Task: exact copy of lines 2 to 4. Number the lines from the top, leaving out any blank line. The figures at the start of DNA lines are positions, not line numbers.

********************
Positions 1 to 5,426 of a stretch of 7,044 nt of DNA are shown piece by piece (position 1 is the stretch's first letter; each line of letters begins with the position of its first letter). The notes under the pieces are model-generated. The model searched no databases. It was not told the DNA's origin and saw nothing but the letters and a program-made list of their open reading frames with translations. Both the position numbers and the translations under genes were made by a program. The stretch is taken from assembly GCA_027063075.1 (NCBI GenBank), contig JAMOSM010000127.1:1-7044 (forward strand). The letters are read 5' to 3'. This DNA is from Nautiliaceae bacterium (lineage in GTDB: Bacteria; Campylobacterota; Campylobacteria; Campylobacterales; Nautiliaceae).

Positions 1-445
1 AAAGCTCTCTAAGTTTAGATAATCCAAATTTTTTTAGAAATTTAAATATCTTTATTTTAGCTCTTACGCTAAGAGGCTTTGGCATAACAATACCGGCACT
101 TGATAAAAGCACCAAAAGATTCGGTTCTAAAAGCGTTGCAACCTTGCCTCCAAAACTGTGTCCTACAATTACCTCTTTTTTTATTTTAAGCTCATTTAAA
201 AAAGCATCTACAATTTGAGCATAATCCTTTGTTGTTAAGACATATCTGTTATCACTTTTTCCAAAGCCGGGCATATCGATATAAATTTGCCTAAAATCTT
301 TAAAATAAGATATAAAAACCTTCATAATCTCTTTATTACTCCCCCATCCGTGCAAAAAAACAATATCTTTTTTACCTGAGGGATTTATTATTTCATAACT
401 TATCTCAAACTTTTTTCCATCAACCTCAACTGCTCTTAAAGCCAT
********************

Positions 1-445
1 AAAGCTCTCTAAGTTTAGATAATCCAAATTTTTTTAGAAATTTAAATATCTTTATTTTAGCTCTTACGCTAAGAGGCTTTGGCATAACAATACCGGCACT
101 TGATAAAAGCACCAAAAGATTCGGTTCTAAAAGCGTTGCAACCTTGCCTCCAAAACTGTGTCCTACAATTACCTCTTTTTTTATTTTAAGCTCATTTAAA